To outside observers, I must seem an aging hipster, sitting outside a coffee place in South Park typing what probably has something to do with new technology and / or art on my laptop. It is sunny, 65 degrees and 10:54 in the morning. Why else would I be sitting outside of this place, just a few feet from the tasteful local art that hangs on its walls, writing on my laptop?
Could it be because I just had my "exit interview" at Zephyr Real Estate?
Yes, another odd career choice has run its course. It is official: I am no longer a realtor. The "official" part was necessary, though I have unofficially been un-realtored for the past few weeks. And though I have mentally burned every bridge that connects me to the truly unusual world of San Francisco real estate, I made very sure to check out in a pleasant and rather dorky way. Which is not unusual for me. In fact, it wouldn't be altogether inaccurate to put that on my tombstone some day in the (hopefully, distant) future: "He was pleasant, and rather dorky."
Real estate in San Francisco is a tough business. It is not for anyone who scores in the low range on "emotional resiliance" when they take the battery of tests required to enter the field. How would you feel, for example, if you were to enter your former place of business, a week after hanging it up, to find that not only was your name removed from the wall but that there was already someone sitting in your desk?
There he was, an actual realtor. He couldn't have been at the desk for more than a week, but he looked like he'd been there his entire life. With his glasses, blue oxford button-down shirt, black slacks, glasses and blue tooth thing clamped on his ear, he was everything I was not. For one, he looked like he knew what he was doing. A week in, he was already working the phones, gesturing and leaning over a pile of papers.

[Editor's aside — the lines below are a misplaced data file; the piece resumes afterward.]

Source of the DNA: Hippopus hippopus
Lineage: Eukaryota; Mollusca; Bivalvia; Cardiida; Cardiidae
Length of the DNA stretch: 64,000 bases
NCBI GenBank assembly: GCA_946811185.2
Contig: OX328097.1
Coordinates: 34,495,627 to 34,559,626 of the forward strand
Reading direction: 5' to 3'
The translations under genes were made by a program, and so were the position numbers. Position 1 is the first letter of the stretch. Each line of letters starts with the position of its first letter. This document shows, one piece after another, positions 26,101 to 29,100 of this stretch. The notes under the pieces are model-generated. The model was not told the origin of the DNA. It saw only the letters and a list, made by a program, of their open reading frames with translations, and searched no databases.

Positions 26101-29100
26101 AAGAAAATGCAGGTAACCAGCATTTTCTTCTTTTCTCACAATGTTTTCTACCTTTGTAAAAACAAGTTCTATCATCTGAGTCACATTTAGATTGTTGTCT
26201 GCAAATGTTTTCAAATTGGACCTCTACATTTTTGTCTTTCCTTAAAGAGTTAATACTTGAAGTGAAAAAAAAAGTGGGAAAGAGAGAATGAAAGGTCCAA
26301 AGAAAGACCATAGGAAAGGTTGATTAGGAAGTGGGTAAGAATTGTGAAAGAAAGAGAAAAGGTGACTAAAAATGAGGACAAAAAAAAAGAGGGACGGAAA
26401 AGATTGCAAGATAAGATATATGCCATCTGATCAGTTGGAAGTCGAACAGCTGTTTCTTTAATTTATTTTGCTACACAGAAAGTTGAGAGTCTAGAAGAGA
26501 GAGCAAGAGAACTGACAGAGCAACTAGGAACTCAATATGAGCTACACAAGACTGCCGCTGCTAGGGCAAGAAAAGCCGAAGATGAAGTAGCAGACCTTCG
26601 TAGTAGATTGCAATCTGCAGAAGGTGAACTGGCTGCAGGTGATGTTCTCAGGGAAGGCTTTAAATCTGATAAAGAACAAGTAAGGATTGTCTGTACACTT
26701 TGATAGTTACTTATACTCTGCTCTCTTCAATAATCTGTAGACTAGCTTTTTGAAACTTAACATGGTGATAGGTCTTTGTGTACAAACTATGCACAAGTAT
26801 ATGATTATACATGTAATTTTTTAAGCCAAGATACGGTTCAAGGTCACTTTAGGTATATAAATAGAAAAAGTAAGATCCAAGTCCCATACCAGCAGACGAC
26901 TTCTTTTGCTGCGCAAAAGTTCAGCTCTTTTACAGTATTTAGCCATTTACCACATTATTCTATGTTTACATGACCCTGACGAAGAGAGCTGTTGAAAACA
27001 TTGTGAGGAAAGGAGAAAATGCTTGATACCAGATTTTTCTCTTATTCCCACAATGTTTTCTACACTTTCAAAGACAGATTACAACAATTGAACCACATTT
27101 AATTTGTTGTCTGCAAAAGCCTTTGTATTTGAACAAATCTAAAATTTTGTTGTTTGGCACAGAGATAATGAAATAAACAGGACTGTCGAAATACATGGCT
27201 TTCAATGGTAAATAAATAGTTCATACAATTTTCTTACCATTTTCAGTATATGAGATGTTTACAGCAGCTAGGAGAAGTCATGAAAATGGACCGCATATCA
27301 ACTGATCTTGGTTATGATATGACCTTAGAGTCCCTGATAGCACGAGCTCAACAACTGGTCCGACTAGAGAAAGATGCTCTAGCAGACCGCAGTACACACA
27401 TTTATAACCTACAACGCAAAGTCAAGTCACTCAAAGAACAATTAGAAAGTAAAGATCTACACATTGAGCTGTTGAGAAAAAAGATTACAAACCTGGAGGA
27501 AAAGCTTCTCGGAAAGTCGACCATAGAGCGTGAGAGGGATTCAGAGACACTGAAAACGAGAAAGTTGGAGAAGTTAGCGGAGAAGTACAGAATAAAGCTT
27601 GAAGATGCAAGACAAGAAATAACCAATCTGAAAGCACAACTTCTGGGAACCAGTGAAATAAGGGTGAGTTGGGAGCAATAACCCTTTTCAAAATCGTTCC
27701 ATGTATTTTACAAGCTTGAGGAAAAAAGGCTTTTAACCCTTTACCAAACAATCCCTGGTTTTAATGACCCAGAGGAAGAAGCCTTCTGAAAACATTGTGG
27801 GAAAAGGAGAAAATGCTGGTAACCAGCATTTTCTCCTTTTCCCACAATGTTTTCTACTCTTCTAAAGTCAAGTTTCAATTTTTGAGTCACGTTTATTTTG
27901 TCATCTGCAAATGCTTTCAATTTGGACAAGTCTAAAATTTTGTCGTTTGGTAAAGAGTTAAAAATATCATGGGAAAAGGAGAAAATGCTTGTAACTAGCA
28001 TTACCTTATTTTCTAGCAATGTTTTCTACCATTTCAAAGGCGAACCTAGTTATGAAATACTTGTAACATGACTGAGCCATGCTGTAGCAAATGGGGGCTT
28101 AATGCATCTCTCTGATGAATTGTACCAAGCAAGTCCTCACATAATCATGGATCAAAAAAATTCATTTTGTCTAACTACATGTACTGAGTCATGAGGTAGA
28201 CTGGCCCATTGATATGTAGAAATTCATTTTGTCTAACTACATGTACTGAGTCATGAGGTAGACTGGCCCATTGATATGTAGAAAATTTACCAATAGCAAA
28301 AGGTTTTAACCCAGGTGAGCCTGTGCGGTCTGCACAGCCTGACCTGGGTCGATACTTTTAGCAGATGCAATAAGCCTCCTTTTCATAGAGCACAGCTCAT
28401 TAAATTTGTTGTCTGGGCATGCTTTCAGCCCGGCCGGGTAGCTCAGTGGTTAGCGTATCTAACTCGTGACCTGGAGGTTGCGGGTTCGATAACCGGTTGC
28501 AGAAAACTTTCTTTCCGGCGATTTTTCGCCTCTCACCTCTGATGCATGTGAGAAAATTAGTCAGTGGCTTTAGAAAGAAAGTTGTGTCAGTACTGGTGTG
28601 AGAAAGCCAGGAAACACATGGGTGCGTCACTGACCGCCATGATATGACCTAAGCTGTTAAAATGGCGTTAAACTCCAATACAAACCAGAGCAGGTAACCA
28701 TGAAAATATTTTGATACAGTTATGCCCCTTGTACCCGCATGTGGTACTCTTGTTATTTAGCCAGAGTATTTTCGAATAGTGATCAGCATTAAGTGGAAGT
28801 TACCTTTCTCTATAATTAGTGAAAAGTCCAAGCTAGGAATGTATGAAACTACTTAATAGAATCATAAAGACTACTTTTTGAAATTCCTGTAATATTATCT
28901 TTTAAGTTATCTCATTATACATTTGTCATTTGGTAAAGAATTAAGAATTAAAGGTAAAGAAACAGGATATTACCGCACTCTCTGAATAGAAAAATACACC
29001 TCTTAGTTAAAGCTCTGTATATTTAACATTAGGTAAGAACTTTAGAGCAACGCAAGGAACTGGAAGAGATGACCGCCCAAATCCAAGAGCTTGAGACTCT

To him, I was invisible. To practically the entire office, save for the overwhelmingly nice admins, I was invisible. The leather boy transaction coordinator, who'd been so friendly a few weeks ago when we saw him crossing the street in full cowhide regalia, barely looked up when I passed his desk. The single mom who talked to me at length about the Jawa's school? Not even a glance. I was the office pariah, but knowing that I'd be sitting in the sun typing outside a coffee place a few minutes later, I was unconcerned.
I'll say it again: real estate is a tough business. I don't know if that goes double for San Francisco or not. In the end, as I told my understanding and probably relieved former boss, that's the key element I was lacking. "If someone comes in here and is smart and funny and clever," I said, "that's not enough for them to succeed. In fact, it's unnecessary." I paused dramatically, knowing that this would be my only moment onstage, "You need to hire people who are tough. And I am not tough."
He agreed, perhaps too quickly.
Then, naturally, I babbled on like an idiot about all of the exciting new things I'm doing. Why? So he wouldn't worry? So he'd be impressed at how I'd landed on my feet? It's a mystery. I've gone 41 years trying to solve it and am no closer than I was at age 9, when I was ridiculed by my little league teammates for overusing the word "actually."
So ends another chapter of my misspent professional life. I think it may be time to write a book of short stories entitled, "Bad Jobs."
"Don't be a stranger," said the cheerful admins as I left. I think they might have really meant it, but why? Better it should have been lip service. Real estate is a profession that chews up and spits out more than 50% of its participants. I mentioned the name of another agent to my former boss, adding, "Well, she probably won't be here past December," and he agreed. "Yeah probably not." Which is sad, because I know he truly does like both this woman and I. Which, in the bottom-line world of sales, counts for exactly nothing when his boss goes over our office's numbers at the end of each quarter.
Kinda lonely out here in South Park in the middle of the day. Everyone must be at work or something.